Jeffrey Johnson is a legal writer with a focus on personal injury. He has worked on personal injury and sovereign immunity litigation in addition to experience in family, estate, and criminal law. He earned a J.D. from the University of Baltimore and has worked in legal offices and non-profits in Maryland, Texas, and North Carolina. He has also earned an MFA in screenwriting from Chapman Univer...

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UPDATED: Feb 8, 2020

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A corporate name may serve as or become a trademark if it is affixed to goods or used to identify a service.

According to the United States Patent and Trademark Office, a trademark is used to “protect words, names, symbols, sounds, or colors that distinguish goods and services from those manufactured or sold by others and to indicate the source of the goods. Trademarks, unlike patents, can be renewed forever as long as they are being used in commerce.” 

How Do I Trademark My Corporate Name?

The best way to trademark a corporate name is to first determine how the name will be written. There are over 500 different fonts and millions of colors available for a business name. If you are unsure where to begin, consult with a graphic designer and see what customizations can be made to your corporate name. This new and veery specific way of writing your corporate name will then become your trademark.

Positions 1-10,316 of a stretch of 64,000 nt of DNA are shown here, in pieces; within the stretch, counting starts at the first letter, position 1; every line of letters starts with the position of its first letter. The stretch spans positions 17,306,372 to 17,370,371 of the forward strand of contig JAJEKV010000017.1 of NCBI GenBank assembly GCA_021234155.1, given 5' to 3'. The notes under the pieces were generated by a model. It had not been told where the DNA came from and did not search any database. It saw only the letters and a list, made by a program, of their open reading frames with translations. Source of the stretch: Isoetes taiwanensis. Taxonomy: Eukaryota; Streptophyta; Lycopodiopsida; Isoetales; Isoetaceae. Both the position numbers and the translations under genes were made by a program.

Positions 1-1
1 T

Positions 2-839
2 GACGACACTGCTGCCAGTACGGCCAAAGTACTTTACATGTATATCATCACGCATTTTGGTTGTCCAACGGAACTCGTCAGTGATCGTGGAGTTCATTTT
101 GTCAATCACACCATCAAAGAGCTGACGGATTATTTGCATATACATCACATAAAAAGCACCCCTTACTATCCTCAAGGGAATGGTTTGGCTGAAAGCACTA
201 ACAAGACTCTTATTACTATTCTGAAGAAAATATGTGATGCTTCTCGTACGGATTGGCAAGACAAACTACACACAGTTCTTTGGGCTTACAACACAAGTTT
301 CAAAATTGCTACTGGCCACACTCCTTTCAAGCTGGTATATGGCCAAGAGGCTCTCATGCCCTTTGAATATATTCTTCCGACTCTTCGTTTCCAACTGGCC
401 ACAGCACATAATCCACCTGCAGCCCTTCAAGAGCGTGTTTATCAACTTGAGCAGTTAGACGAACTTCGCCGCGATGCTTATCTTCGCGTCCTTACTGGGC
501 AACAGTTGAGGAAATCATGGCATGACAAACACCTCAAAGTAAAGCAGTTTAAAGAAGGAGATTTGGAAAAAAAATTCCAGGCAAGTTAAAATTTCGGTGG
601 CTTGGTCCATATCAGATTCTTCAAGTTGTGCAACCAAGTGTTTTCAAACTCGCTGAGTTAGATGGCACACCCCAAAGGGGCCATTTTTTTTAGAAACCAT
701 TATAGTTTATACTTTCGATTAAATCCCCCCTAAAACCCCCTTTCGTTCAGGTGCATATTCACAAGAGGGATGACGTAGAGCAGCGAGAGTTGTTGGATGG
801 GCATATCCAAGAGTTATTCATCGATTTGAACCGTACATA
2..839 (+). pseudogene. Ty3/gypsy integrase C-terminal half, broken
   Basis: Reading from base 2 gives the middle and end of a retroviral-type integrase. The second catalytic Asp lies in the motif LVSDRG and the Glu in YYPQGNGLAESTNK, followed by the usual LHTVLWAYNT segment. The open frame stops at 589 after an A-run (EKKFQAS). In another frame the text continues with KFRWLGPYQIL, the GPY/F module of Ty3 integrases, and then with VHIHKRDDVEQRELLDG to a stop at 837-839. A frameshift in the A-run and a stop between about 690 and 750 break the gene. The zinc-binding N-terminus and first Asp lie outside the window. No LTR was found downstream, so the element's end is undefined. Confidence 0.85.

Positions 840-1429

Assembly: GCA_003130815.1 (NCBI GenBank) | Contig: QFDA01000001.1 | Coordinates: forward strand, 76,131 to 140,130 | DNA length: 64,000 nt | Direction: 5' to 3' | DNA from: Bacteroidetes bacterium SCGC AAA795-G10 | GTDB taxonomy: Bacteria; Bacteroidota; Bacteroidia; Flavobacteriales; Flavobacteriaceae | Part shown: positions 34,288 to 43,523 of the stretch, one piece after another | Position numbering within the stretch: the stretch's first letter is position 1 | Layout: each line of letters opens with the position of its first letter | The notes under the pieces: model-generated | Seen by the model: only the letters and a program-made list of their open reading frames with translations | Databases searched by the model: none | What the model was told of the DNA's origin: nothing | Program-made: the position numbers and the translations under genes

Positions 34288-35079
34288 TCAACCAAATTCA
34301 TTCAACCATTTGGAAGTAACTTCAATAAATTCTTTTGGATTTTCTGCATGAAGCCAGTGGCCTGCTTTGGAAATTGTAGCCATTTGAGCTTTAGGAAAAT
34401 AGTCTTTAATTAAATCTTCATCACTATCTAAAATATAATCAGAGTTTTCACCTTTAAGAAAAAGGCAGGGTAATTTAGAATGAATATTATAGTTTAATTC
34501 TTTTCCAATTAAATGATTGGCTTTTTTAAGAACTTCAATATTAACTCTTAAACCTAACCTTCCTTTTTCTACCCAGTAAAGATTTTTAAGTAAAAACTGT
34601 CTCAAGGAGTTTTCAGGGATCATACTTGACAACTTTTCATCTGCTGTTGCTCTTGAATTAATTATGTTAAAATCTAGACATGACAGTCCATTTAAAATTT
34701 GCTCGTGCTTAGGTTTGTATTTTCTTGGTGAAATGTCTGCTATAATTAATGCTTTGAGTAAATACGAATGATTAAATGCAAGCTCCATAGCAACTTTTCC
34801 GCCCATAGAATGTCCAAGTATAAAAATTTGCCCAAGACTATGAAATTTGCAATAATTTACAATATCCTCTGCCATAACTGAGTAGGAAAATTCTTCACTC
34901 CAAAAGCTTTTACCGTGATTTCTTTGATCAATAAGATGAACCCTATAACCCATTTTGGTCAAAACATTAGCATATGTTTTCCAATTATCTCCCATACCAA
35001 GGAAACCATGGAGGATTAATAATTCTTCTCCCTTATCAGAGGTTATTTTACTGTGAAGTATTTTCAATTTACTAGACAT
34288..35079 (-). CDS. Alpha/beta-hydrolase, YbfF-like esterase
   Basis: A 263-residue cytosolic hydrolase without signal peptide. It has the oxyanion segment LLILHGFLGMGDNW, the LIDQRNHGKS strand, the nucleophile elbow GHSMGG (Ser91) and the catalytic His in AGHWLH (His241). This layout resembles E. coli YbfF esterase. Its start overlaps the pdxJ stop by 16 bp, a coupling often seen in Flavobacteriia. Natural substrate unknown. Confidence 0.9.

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Where Do I Protect My Corporate Name?

The United States Patent and Trademark Office (USPTO) is a division of the federal government that handles the protection of business trademarks. In order to protect your trademark, you will first need to go to the USPTO website and run a search. While your corporate name may not already be in use by another corporation, searching the USPTO website will verify that your desired trademark is not already in use by another corporation.

After verifying that your trademark is unique, fill out the trademark application form by including the specific font and color code used on your corporate name trademark. Along with the form, you will need to submit an application fee. After the USPTO approves the trademark, you will have to pay fees annually to ensure that the trademark remains protected.

What Is Considered “Using” My Trademark?

Using your trademark as a symbol includes placing it on your business cards, letterhead, mailers, or sales packaging. If you advertise, then use your trademark is in your advertisements. As long as your trademark appears on corporate items (especially those that the public sees), you are using your trademark.

If you are in the process of trademarking a business name, or have additional questions, contact a business attorney or trademark attorney in your area who will explain your rights to your trademark and make sure you stay in compoliance with the law.